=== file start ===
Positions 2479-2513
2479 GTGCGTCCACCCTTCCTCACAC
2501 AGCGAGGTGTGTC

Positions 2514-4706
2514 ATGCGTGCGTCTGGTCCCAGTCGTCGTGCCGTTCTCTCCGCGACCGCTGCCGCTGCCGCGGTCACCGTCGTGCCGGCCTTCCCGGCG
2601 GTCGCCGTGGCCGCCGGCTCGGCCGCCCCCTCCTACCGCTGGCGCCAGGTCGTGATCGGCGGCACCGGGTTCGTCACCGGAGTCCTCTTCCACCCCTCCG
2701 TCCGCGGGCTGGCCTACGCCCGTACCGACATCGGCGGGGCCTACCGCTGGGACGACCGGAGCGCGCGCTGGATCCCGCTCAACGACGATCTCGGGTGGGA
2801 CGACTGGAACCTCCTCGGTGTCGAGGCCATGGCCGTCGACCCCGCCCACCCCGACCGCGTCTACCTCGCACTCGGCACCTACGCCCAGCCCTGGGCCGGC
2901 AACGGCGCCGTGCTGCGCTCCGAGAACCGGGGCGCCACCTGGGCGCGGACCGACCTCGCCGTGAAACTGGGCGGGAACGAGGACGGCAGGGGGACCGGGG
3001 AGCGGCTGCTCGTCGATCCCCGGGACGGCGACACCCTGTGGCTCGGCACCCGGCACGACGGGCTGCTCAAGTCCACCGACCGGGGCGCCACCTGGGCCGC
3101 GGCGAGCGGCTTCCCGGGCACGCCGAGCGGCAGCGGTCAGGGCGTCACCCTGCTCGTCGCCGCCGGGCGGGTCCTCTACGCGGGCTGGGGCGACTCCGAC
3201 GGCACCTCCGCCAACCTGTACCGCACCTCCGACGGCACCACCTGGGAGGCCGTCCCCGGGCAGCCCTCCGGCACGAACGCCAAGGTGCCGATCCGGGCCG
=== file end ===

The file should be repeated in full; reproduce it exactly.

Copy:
Positions 2479-2513
2479 GTGCGTCCACCCTTCCTCACAC
2501 AGCGAGGTGTGTC

Positions 2514-4706
2514 ATGCGTGCGTCTGGTCCCAGTCGTCGTGCCGTTCTCTCCGCGACCGCTGCCGCTGCCGCGGTCACCGTCGTGCCGGCCTTCCCGGCG
2601 GTCGCCGTGGCCGCCGGCTCGGCCGCCCCCTCCTACCGCTGGCGCCAGGTCGTGATCGGCGGCACCGGGTTCGTCACCGGAGTCCTCTTCCACCCCTCCG
2701 TCCGCGGGCTGGCCTACGCCCGTACCGACATCGGCGGGGCCTACCGCTGGGACGACCGGAGCGCGCGCTGGATCCCGCTCAACGACGATCTCGGGTGGGA
2801 CGACTGGAACCTCCTCGGTGTCGAGGCCATGGCCGTCGACCCCGCCCACCCCGACCGCGTCTACCTCGCACTCGGCACCTACGCCCAGCCCTGGGCCGGC
2901 AACGGCGCCGTGCTGCGCTCCGAGAACCGGGGCGCCACCTGGGCGCGGACCGACCTCGCCGTGAAACTGGGCGGGAACGAGGACGGCAGGGGGACCGGGG
3001 AGCGGCTGCTCGTCGATCCCCGGGACGGCGACACCCTGTGGCTCGGCACCCGGCACGACGGGCTGCTCAAGTCCACCGACCGGGGCGCCACCTGGGCCGC
3101 GGCGAGCGGCTTCCCGGGCACGCCGAGCGGCAGCGGTCAGGGCGTCACCCTGCTCGTCGCCGCCGGGCGGGTCCTCTACGCGGGCTGGGGCGACTCCGAC
3201 GGCACCTCCGCCAACCTGTACCGCACCTCCGACGGCACCACCTGGGAGGCCGTCCCCGGGCAGCCCTCCGGCACGAACGCCAAGGTGCCGATCCGGGCCG